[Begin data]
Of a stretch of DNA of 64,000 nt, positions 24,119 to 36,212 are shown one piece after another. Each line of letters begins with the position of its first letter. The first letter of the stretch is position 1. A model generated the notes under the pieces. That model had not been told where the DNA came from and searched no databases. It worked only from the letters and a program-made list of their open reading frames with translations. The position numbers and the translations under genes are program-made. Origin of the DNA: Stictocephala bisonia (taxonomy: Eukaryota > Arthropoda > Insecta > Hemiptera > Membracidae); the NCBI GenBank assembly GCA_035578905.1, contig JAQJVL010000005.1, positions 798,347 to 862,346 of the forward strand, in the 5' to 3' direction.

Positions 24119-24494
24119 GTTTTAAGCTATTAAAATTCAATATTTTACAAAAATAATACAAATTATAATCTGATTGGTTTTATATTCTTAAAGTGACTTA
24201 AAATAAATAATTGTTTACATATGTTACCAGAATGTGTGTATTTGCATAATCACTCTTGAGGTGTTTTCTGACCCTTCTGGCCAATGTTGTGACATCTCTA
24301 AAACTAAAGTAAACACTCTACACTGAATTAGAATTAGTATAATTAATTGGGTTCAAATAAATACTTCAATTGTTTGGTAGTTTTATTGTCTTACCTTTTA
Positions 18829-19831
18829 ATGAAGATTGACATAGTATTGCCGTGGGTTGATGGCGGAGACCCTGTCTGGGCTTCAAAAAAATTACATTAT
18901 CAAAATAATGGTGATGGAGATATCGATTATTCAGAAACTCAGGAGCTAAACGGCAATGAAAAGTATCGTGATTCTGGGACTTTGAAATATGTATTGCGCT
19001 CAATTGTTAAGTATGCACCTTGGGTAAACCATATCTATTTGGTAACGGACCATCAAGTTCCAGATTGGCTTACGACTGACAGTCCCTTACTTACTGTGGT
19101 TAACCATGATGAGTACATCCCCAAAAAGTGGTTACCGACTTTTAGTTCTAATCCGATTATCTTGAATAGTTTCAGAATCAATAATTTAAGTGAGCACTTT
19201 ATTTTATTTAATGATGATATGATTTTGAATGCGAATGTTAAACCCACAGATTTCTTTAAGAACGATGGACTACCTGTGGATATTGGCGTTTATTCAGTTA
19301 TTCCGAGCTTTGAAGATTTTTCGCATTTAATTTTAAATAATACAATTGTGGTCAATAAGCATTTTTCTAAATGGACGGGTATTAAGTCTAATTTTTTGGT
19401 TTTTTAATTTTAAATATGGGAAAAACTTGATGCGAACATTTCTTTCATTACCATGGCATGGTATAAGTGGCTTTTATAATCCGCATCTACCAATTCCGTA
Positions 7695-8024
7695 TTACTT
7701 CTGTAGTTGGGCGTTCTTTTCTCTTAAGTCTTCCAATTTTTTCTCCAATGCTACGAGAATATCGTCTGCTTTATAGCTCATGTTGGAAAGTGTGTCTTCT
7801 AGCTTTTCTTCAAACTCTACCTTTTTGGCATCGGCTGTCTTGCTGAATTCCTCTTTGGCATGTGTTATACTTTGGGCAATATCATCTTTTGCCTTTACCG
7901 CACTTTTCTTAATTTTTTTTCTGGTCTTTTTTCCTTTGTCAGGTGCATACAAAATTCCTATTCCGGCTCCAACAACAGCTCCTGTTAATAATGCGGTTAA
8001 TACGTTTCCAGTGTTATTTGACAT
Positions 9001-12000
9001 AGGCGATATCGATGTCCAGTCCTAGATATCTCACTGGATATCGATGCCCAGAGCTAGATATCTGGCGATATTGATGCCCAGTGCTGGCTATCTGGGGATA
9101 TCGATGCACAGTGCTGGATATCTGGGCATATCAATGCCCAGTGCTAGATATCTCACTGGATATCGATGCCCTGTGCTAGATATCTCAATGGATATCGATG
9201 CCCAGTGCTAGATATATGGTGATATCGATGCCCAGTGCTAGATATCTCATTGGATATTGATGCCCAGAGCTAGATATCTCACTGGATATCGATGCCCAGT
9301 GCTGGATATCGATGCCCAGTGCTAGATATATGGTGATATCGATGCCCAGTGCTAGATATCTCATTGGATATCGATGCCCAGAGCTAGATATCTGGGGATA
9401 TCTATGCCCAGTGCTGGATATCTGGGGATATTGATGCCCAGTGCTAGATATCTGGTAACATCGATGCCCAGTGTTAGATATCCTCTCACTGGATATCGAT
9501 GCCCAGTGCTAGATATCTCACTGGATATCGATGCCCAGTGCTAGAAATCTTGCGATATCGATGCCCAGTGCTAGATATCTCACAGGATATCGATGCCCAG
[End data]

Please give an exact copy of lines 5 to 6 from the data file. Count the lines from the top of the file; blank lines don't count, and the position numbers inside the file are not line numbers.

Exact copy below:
24301 AAACTAAAGTAAACACTCTACACTGAATTAGAATTAGTATAATTAATTGGGTTCAAATAAATACTTCAATTGTTTGGTAGTTTTATTGTCTTACCTTTTA
Positions 18829-19831